The European Investment Bank, Vice President Wolfgang Roth visits today Prague for firming up the Bank's flood relief support in Czech Republic.

In a series of meetings with members of the Czech Government, Mr Roth is discussing further steps for ensuring fast implementation of the Bank's support programme to affected areas in the country. Extensive consultations are held with Dr. Petra Buzková, Minister of Education, Mr Jaroslav Palas, Minister of Agriculture, Mr Jirí Rusnok, Minister of Industry, Mr Milan Simonovsky, Minister of Transport and Communication, Mr Bohuslav Sobotka, Minister of Finance, as well as Mr Igor Nemec, Mayor of Prague.

As the European Union's (EU) financing institution, the European Investment Bank (EIB), has launched a Central European Flood Relief Programme, for financing flood relief in Austria, the Czech Republic, Germany, Slovakia and Hungary. This programme will be implemented in close co-ordination with the EU Commission.

A total amount of EUR 5 billion is under consideration for the Flood Relief Programme. A first Emergency Framework Loan of EUR 1 billion is currently put in place for immediate measures (1) in the affected regions.

Once the damage and the needs are more precisely identified, a broader follow-up programme will be presented. In addition, ongoing investments, which benefit from EIB loans and have been affected by the floods may also benefit from adjustments in their terms and conditions in line with those applicable to the Flood Relief Programme.

EIB's special support terms for loans directed to specific projects and action benefiting immediately the flood stricken areas could cover, on an exceptional basis, up to 100% of external funding requirements whilst having very fine interest rates, as well as particularly long repayment periods of up to 30 years. The Bank has offered to help the reconstruction projects of private and public entities in those sectors in which it is traditionally active.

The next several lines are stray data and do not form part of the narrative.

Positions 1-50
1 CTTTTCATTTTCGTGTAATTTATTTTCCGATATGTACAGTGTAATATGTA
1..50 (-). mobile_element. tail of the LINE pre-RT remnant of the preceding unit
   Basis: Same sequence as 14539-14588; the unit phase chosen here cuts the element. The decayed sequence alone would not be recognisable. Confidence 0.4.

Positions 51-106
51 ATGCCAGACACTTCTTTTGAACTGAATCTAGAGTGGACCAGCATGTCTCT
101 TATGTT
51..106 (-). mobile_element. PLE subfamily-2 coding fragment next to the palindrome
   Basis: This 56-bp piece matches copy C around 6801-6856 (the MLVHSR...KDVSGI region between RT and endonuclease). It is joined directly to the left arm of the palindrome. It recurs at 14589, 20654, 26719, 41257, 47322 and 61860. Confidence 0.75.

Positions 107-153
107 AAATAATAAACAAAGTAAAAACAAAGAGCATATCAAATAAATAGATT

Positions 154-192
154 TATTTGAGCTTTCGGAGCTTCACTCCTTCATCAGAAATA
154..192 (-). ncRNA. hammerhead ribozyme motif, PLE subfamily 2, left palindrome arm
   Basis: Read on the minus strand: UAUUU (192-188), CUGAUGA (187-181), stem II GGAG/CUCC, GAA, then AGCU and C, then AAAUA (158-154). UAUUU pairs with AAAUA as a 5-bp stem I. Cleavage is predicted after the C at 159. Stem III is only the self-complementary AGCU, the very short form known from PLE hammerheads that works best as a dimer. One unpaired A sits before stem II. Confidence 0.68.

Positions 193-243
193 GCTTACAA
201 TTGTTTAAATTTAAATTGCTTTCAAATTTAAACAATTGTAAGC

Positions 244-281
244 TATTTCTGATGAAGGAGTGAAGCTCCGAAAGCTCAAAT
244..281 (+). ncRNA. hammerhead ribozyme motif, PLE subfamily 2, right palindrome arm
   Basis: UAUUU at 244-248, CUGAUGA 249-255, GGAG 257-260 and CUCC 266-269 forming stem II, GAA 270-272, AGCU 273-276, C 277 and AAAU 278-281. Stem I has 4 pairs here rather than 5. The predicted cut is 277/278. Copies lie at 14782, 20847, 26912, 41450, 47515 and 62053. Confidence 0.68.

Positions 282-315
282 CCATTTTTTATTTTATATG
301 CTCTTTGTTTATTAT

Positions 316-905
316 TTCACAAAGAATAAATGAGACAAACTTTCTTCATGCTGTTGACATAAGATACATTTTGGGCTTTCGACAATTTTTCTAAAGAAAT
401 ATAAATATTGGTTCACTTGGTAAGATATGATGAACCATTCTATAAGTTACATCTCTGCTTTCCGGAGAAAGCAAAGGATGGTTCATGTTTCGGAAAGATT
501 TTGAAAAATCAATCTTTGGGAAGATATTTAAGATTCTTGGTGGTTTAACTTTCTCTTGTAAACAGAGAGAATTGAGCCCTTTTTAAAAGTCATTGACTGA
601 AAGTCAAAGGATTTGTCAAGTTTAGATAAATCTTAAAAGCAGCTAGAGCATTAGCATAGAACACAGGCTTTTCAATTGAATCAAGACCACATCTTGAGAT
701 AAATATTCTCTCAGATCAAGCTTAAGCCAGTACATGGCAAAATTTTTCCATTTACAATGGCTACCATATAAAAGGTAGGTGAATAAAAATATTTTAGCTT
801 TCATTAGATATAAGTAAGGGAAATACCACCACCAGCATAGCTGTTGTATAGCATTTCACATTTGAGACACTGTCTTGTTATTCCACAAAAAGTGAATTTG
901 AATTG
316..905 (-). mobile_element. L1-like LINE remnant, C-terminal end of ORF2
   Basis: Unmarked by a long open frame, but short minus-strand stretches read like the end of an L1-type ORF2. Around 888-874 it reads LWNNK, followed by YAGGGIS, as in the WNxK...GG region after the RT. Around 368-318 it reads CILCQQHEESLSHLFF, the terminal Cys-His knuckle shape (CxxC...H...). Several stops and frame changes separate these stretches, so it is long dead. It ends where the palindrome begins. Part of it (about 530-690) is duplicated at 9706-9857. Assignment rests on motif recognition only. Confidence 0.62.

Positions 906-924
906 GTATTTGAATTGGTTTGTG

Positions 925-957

The European Investment Bank (EIB), established in 1958 under the Treaty of Rome setting up the European Community, is the European Union's long-term financing institution supporting capital investment projects that further European integration. While strengthening economically weak regions in the European Union (EU) has always been its main objective, the Bank also finances projects in support of other EU policies. In some 120 countries outside the Union the EIB is participating in the implementation of the EU's development and co-operation policy. In 2001, the EIB provided loans totalling EUR 36.8 billion. The Bank borrows on the capital markets the funds for its lending. Its bonds have regularly been rated "AAA" by the leading rating agencies. As the EIB works on a non-profit basis it can pass on to project promoters the excellent conditions it obtains on the markets. The EIB normally finances up to 50 percent of project cost; on average it provides one third of the funding and co-finances investments with other institutions. In recent years the European Investment Bank has provided immediate special credit support, as well as humanitarian grant aid to countries or regions severely hit by disasters, such as the East-German regions, Poland and the Czech Republic in September 1997, Honduras and Nicaragua in 1998, Greece, Kosovo and Turkey in 1999 and in the Republic of Mozambique in 2000, Romania in 2000 and Hungary in 2001. EIB lending for flood reconstruction in recent years has totalled EUR 1 billion.

(1) EIB Vice President Wolfgang Roth informed the Governments concerned of the EIB special flood support programme in a letter to the Heads of the Governments of countries concerned on 18 August 2002.